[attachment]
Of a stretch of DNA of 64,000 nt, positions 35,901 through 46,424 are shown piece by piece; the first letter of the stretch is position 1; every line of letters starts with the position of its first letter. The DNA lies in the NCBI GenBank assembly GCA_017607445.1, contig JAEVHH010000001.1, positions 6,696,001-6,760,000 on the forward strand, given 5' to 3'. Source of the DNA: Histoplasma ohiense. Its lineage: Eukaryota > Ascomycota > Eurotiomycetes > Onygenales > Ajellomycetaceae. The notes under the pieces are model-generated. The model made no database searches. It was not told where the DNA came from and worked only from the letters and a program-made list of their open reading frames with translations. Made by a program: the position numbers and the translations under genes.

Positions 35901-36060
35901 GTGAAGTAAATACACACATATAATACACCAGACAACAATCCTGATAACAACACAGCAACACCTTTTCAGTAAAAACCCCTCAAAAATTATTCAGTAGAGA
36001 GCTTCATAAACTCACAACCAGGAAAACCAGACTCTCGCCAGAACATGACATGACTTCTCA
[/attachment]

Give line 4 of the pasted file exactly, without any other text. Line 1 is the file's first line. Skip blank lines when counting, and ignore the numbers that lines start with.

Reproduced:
36001 GCTTCATAAACTCACAACCAGGAAAACCAGACTCTCGCCAGAACATGACATGACTTCTCA